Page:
GWEN IFILL: And still to come on the NewsHour: foreclosure assistance; a Guantanamo update; and containing avian flu.
That follows a look at today’s White House effort to get Democrats back on the same page. It happened over lunch.
President Obama called the entire Senate Democratic caucus to the White House today to try to smooth divisions over critical issues, all involving money.
At the top of the agenda, the cost of keeping the president’s promise to reform health care this year. Polls and political action groups have highlighted growing discontent about legislation making its way through the House and the Senate. Often, liberals have been targeting their own.
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GWEN IFILL: Senate Democrats emerging from the White House luncheon today insisted they are close to agreement.
SEN. HARRY REID, D-Nev., Senate Majority Leader: The very first thing we did to the thing we’re working on now, which is health care. There was absolute unity in the caucus. Different ideas were expressed, but every idea was that we understand that, before year’s end, we’re going to do a comprehensive health care reform.
In spite of the loud, shrill voices trying to interrupt town hall meetings and just throw a monkey wrench into everything, we’re going to continue to be positive and work hard.
SEN. MAX BAUCUS, D-Mont.: The American people do not like partisanship, but the American people also don’t like groups of people trying to kill something that should be done, should get passed, health care reform. And we know that we have to reform the health care system, because costs otherwise are eating us alive. We’ve got to reform the health insurance industry. So we’re going to get it done.
Obama Responds to Attacks
GWEN IFILL: But the White House push has also come under attack from the right. In the House, conservative Blue Dog Democrats forced leaders to water down plans to create a publicly funded health insurance alternative.
Responding to the increased pressure, the administration today ramped up its response to attacks appearing on conservative Web sites.
LINDA DOUGLASS, director of communications, White House Office of Health Reform: This one says, "Uncovered video: Obama explains how his health care plan will eliminate private insurance." Well, nothing could be farther from the truth.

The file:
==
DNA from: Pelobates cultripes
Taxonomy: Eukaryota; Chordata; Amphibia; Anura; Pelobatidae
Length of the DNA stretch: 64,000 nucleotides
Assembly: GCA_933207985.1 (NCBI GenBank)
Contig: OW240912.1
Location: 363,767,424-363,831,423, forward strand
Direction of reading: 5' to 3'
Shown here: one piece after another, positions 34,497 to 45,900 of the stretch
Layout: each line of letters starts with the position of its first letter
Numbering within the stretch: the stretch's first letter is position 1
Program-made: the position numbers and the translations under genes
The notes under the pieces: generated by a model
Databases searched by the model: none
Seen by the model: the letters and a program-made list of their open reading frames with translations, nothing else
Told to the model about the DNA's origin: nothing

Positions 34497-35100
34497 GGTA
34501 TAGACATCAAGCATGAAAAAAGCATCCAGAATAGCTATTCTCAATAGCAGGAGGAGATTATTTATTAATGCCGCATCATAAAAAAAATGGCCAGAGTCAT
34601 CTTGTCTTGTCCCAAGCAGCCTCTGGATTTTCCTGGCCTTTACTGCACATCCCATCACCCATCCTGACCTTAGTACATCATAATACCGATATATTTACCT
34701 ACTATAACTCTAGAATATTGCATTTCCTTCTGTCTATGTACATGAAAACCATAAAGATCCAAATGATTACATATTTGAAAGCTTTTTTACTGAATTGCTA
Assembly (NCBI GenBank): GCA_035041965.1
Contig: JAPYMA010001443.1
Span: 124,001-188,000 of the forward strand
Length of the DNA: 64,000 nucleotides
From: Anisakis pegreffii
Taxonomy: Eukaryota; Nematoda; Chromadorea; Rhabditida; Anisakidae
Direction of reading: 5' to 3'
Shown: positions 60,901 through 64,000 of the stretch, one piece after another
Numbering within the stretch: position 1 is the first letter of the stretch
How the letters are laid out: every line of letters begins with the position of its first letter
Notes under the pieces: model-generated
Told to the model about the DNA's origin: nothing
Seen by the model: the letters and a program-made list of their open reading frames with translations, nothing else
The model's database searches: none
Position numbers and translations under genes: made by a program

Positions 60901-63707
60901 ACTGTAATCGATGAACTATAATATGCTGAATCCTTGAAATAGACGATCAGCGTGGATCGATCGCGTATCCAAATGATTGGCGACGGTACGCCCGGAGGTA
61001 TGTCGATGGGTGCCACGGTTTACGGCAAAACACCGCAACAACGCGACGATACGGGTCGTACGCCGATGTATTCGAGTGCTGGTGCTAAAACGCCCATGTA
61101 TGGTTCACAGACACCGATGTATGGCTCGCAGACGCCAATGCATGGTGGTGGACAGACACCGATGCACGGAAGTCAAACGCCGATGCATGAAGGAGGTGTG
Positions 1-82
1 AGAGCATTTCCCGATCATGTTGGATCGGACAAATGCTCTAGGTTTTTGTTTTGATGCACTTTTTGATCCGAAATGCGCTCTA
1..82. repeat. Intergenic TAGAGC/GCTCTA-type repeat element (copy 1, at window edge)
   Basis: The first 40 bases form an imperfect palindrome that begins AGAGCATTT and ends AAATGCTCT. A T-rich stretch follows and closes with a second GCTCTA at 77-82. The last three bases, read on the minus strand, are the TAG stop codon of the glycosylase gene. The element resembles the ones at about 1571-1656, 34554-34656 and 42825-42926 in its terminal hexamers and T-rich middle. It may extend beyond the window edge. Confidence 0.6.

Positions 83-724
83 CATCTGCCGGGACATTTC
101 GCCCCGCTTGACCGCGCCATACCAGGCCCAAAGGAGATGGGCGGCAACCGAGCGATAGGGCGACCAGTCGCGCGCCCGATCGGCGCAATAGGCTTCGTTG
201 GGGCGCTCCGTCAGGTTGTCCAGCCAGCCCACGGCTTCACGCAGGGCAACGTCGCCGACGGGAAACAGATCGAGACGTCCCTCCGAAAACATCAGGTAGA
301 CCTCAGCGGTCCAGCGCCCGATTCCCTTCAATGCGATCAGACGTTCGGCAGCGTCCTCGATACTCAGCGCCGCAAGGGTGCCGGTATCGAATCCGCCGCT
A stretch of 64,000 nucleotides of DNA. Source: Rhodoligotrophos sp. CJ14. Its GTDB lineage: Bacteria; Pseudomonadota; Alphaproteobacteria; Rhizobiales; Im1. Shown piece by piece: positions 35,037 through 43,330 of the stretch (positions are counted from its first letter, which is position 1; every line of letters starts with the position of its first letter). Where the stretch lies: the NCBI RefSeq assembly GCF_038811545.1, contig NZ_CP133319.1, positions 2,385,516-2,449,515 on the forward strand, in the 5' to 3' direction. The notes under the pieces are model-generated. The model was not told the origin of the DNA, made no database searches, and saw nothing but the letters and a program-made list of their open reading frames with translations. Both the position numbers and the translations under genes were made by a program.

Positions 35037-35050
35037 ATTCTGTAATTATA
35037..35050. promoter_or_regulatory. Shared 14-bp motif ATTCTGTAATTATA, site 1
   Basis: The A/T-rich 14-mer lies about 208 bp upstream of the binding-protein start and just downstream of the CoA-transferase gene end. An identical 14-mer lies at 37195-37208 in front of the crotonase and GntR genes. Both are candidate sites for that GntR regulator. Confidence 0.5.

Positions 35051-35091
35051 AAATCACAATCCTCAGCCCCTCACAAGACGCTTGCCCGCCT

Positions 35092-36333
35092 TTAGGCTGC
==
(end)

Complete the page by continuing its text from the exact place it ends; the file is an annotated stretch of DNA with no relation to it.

You know, the people who always try to scare people whenever you try to bring them health insurance reform are at it again, and they're taking sentences and phrases out of context and cobbling them together to leave a very false impression.
GWEN IFILL: The president and his party are also confronting new questions about how to pay for the expensive solutions they support. Over the weekend, both Treasury Secretary Timothy Geithner and chief economic adviser Larry Summers appeared to leave the door open for tax hikes on the middle class.
GEORGE STEPHANOPOULOS, "This Week" Anchor: So revenues are on the table, as well?
TIMOTHY GEITHNER, Treasury Secretary: Again, we're not at the point yet where we're going to make a judgment about what it's going to take, but the important thing...
GEORGE STEPHANOPOULOS: But you're not ruling it out? You can't rule it out?
TIMOTHY GEITHNER: Well, I think that what the country needs to do is understand we're going to have to do what it takes. We're going to do what's necessary.
Middle Class Taxes Won't Increase
GWEN IFILL: Candidate Obama, however, pledged not to raise taxes on the middle class.
U.S. PRESIDENT BARACK OBAMA: If you are a family making less than $250,000 a year, you will not see your taxes go up, not your capital gains tax, not your payroll tax, not your income tax, no taxes. Your taxes will not go up.
GWEN IFILL: At the White House yesterday, press secretary Robert Gibbs insisted the president is not backing off that promise.
JOURNALIST: The door is closed? They did not open the door at all?
ROBERT GIBBS, White House press secretary: I am reiterating the president's clear commitment in the clearest terms possible that he's not raising taxes on those who make less than $250,000 a year.
GWEN IFILL: Other price tags have slowed the administration's momentum, as well, notably the billion-dollar Cash for Clunkers program, which quickly ran out of money. Senate Democrats promised today to join the House in adding another $2 billion to the program by the end of the week.